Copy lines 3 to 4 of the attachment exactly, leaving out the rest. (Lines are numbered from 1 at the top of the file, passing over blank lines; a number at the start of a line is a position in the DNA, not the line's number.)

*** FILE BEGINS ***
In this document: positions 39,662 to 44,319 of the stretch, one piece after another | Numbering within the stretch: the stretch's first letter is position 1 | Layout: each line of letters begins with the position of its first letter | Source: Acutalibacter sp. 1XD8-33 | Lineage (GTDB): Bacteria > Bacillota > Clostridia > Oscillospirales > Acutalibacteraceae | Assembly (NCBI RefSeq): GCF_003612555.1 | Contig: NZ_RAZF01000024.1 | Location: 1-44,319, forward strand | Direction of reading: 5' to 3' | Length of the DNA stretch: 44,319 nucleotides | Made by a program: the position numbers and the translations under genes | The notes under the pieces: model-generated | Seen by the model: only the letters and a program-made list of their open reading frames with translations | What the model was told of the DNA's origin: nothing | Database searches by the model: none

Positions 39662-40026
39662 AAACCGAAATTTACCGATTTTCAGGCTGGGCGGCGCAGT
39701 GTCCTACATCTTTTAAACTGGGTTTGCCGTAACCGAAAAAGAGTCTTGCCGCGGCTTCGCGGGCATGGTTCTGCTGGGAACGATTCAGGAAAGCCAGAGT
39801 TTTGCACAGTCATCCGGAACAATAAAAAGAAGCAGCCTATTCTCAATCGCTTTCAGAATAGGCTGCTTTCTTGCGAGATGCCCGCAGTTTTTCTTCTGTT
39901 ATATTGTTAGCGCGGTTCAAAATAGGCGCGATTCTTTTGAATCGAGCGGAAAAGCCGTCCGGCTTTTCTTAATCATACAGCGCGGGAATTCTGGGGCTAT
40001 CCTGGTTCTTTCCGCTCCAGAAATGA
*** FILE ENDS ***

39662 AAACCGAAATTTACCGATTTTCAGGCTGGGCGGCGCAGT
39701 GTCCTACATCTTTTAAACTGGGTTTGCCGTAACCGAAAAAGAGTCTTGCCGCGGCTTCGCGGGCATGGTTCTGCTGGGAACGATTCAGGAAAGCCAGAGT